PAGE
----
Stay safe and enjoy!


  5. irene Hyland says:

    What a beautiful took me back to my days as an ESL teacher in LA. I am so proud of your compassionate understanding for living in the “present” and understanding and above all EMBRACING your surroundings. Teaching is hard..ask any teacher anywhere in the world! You made it work…BE PROUD!! Let my Venezia know we miss her and love her so much….I can’t wait to hear her stories!

  6. Scott and Susan Ramage says:

    Hi Riley Ramage,
    It is so great to read your post and see your beautiful smiling face with all of the kids!
    And I am so happy that you discovered how laughter can be such a wonderful bridge connecting different languages and cultures. It reminded me of when we were in Germany with the soccer teams and how we didn’t seem to be connecting with the people as in the other locations since we didn’t know each others language, but then when we went to the BBQ and listened to the live music, we were able to connect over the music and dancing.
    We are immensely proud of you and we are so excited for you to have this enriching experience that is providing you with so many opportunities for emotional and spiritual growth. We can’t wait to hear more about your adventures with the Zambezi community.
    We have enjoyed reading each and every post on the blog, and like many others have mentioned, the depth and richness of the writing along with the great pictures makes us feel like we could be right there with you. We really do look forward to each new post.
    Keep your spirits up and don’t be discouraged about your first days of teaching. It can be a challenge to connect with all of the kids when you speak different languages, but it looks like you are all well on your way. Don’t forget about music and dancing as another way to connect!!

    Take care of yourself and keep up the great work. We love and miss you and can’t wait to hear more.
    Love, Mom

  7. Marieke & Steve Fealy says:

    Hi Riley~
    I love your African name of Wioley. I think its adorable. At least they are trying. I have had a foreign name in the U.S. my whole life with the same issue . Eureka and Paprika were my substitutes. Anyway, based on your picture you are NOT lacking in popularity and obviously you made a connection with laughter and humor. Hang in there and I hope it gets easier for you!
    Thanks for sharing your story.
    Love all the posts! Keep them coming!

  8. Megan Wertman says:

    Riley, Megan Wertman (Zam Fam 2011 Alum) here. You’ve learned so much already! These kids and these experiences WILL change your life, in ways you never imagined. These challenges may make you feel defeated now, but you grow through and you have already learned to smile through it all. Sometimes you will feel overwhelmed and sometimes time is your worst enemy. Take every day and make it new, and remember that you don’t have to change all 21 of your students’ lives, but you will change at least one. Connect with students when you can, take your time, and sing as often as possible in your classroom… they love that.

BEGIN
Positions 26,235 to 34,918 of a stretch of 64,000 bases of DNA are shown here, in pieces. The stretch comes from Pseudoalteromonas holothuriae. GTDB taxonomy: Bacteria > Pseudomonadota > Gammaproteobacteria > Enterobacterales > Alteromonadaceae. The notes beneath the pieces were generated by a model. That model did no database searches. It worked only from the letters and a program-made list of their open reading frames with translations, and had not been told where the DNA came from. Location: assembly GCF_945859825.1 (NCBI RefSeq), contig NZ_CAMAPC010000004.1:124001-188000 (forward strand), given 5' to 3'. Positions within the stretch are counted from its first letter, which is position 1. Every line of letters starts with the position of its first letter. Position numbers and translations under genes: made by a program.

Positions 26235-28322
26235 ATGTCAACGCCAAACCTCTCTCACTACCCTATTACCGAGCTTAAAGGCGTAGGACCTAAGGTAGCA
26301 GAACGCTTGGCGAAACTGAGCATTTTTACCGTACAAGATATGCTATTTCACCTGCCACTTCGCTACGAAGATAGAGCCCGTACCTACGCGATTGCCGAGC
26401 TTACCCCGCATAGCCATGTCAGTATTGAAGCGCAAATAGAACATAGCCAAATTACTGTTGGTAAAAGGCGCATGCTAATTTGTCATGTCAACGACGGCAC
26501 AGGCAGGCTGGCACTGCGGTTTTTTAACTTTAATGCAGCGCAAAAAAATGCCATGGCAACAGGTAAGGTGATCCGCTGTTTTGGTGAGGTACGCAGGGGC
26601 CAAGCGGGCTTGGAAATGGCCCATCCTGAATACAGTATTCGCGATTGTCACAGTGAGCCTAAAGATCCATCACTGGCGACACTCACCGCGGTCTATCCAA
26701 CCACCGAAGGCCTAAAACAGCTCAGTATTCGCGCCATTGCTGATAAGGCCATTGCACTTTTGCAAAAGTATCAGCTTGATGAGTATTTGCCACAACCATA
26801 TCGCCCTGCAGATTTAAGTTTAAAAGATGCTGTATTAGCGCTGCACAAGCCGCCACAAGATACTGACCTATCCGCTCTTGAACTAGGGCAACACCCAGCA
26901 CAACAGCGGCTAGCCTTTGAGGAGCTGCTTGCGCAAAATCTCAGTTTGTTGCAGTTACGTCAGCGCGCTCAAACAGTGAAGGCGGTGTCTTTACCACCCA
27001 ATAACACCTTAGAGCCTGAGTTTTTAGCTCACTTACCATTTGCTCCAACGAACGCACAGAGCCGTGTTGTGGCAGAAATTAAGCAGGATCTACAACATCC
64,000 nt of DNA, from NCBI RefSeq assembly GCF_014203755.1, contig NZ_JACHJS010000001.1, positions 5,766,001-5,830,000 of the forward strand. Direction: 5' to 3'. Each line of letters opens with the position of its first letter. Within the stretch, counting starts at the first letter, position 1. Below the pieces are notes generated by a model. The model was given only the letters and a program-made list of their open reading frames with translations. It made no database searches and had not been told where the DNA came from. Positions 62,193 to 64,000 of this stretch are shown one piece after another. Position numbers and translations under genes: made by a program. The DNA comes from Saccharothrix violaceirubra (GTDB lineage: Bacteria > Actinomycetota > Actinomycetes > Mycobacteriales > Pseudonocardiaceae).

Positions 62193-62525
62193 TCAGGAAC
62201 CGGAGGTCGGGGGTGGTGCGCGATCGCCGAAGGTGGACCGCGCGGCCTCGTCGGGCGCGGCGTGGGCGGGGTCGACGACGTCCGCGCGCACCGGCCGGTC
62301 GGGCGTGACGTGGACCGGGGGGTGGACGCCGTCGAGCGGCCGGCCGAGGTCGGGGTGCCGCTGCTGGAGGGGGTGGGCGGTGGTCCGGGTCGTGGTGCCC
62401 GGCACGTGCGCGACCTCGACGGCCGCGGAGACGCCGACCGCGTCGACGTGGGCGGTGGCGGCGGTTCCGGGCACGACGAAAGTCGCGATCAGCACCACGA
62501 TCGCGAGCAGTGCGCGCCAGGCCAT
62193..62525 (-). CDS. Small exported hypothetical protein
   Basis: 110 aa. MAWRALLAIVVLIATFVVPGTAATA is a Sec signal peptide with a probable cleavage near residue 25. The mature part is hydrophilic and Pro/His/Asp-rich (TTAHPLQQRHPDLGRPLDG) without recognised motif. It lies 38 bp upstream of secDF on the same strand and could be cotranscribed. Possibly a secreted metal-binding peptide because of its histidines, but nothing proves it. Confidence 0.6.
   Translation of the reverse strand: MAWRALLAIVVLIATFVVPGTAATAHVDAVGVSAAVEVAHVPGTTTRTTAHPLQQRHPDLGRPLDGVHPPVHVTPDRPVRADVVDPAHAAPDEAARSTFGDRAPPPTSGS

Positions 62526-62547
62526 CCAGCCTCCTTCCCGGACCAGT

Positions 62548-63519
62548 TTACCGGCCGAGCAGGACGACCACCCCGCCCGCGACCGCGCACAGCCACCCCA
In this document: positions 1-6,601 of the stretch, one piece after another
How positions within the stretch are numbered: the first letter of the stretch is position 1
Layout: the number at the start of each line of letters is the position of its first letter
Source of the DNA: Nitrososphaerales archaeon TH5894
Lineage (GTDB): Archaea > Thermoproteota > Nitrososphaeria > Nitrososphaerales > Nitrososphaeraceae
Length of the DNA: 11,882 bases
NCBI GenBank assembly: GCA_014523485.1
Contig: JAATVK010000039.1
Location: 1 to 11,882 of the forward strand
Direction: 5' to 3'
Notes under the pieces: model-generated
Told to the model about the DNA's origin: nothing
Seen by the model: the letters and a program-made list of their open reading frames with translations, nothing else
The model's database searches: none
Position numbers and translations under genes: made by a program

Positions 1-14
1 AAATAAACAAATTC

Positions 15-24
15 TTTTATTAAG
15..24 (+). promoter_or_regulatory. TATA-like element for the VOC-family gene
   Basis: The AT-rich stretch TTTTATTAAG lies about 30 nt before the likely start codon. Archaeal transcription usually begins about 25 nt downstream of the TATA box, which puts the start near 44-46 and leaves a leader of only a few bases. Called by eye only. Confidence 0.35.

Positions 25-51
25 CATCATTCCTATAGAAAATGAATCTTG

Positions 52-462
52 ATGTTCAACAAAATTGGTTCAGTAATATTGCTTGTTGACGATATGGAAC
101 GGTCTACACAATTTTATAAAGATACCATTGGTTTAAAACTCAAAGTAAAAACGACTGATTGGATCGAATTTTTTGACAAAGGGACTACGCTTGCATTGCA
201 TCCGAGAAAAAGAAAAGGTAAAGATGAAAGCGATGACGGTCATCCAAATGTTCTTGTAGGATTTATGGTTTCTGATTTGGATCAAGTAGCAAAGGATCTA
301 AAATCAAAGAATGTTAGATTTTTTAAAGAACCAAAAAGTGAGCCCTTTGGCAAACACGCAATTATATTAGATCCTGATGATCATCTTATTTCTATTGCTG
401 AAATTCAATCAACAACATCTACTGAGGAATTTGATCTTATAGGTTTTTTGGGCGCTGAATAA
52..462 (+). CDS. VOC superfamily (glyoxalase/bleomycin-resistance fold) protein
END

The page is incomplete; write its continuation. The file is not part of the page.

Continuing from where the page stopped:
LAUREN! (Megan from Housing). I had NO idea you were going to Zambezi! I loved your blog post, but didn’t have time to comment at the time! A lot of the students I met and interacted with were concerned that I would leave Zambezi and forget about them. That’s not possible. Remember that they see this Zags community for 1 month a year, and all they want to know is that they matter to you. When Josh and family returned to Zambezi for Christmas time after adopting Grace a few years ago, I sent him with a small envelope of photos for my friends Nancy (who should be 16 or 17 now) and Mudondo (who should be 8 or 9 now), and Nancy sent me a package back…. with some of the photos inside! They were still concerned that I would forget about them, so they sent the photos back for me! Just love on them and hold as many hands as possible and watch the sunset WITH children every day. They might exhaust you and they might confuse you, but say yes. Say yes to everything. Your time is short.

    Joel Handsome, have you found Mudondo yet? I miss your smiling face in the office every day!

    All my love,

  9. Emily Handy says:

    So glad to see a post from you. You’re doing an incredible job, I’m so proud! Keep up your hard work. Miss you!

  10. Jake Fraley says:

    Riley, I realize this is a few days late, but your post made my day! I love your insights on connectivity and togetherness being achieved through laughter, I don’t realize that reality hardly enough, but it is evident. Best of luck in the coming weeks of teaching, you are doing great things!
    – Jake

  11. Marianne & Jeff Kerstem says:

    I loved reading your lovely words… I felt like I was there laughing with you and those sweet cherubs. We send you all all love and prayers and keep smiling and the photo is so darling.